By Chris Huebner, CTC Research Fellow
This summer CTC has undertaken a research project in order to better understand what happens to graduates of Connecticut’s Computer Science programs. An early foray into the data has indicated that, although students studying Computer Science in Connecticut are far from extinct, their population is certainly not as healthy as it once was. In 2003, there were 450 students who graduated with a degree in Computer Science. This was a relatively healthy slice of the overall population. That year Bachelor’s degrees in Computer Science were earned by 2.8% of all graduates. By 2007, that number had slipped dramatically. 308 students, about 1.2% of Connecticut’s total graduating class, received Computer Science degrees. 2009 showed another drop to a 10 year low of 226. In 2011, the now-endangered Computer Science population had stabilized. 235 students graduated with degrees in the technology fields. Overall, from 2002 until 2011, the number of Computer Science degrees earned had decreased by over 34%.
This trend is not contained in Connecticut. Nationwide, the number of graduates with Computer Science degrees has degrees from 50,365 students (3.85% of the total graduating population) to 39,589 students (2.35% of the total graduating population). That is a 21% drop in Computer Science degrees. It is steep, but not as steep as the drop seen in Connecticut.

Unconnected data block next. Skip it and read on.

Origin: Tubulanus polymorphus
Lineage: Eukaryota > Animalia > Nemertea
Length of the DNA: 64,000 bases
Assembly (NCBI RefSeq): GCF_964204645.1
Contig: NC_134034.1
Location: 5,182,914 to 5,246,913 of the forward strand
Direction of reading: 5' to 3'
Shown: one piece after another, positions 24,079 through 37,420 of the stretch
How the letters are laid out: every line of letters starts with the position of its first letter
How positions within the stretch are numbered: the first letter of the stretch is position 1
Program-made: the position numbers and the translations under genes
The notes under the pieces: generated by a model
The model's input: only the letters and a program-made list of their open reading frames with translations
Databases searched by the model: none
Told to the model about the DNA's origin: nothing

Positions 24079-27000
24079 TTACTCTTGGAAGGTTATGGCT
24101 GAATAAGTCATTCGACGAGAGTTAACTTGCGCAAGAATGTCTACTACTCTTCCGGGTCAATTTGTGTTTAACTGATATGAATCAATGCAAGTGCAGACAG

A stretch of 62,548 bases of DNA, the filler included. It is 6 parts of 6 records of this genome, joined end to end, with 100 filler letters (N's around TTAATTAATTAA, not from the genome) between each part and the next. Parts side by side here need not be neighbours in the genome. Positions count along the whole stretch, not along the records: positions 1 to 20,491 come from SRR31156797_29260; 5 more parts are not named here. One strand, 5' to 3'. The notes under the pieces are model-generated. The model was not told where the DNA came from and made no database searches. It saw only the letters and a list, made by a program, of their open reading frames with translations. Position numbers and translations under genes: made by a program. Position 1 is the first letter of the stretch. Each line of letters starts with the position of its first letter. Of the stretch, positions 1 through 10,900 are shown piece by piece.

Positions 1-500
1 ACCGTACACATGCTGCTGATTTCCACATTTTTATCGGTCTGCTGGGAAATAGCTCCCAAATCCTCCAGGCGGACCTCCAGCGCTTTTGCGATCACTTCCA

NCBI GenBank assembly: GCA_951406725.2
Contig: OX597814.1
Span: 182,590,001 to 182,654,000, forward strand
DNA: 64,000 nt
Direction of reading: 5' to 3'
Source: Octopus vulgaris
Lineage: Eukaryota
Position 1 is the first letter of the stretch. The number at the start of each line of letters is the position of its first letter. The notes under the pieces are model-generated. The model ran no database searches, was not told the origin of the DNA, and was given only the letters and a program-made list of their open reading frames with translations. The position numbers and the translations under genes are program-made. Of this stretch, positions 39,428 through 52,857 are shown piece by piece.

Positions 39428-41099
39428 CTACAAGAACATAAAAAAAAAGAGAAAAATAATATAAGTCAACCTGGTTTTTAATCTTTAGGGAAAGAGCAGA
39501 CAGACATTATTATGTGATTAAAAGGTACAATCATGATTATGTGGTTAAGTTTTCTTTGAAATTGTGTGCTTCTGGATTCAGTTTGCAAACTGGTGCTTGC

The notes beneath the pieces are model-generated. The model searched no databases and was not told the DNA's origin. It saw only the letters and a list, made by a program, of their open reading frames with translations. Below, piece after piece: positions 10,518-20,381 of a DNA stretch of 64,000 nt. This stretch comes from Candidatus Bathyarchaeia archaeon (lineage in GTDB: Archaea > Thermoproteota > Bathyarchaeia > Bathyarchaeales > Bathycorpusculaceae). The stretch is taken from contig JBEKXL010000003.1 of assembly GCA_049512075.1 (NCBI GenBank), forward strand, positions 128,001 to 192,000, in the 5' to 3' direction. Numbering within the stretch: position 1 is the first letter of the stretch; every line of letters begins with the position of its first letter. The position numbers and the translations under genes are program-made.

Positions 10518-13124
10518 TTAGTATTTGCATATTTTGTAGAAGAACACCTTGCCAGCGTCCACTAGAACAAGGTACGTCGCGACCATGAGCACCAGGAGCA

The drop in the number of Computer Science degrees earned in Connecticut is even more astounding when compared to the rise in degrees seen in fields that a 2011 Connecticut Department of Higher Education report calls “Priority Workforce Areas.” Computer Science, the Natural Sciences, Engineering and Business are the four priority areas. Of these four, three areas showed increases from 2006 to 2009. The number of degrees earned in Business increased 16.9% during that time while degrees in the Natural Sciences increased by 20.6%. The number of Engineering degrees earned increased by a whopping 43.2%. And, while these three areas showed incredible growth, the number of Computer Science degrees plummeted by around 40%.
What could have caused this drop in completed Computer Science degrees? Perhaps the start of the decline was initiated by the massive media focus on the dot-com bubble bursting. Fears that technology and computer science jobs could be outsourced could also have spurred the plunge in population of Computer Science students. It seems odd, however, that during a decade when many calls were made to increase the number of science and engineering students, and when programs like Project Lead the Way grew in popularity, computer science and technology fields were unable to develop.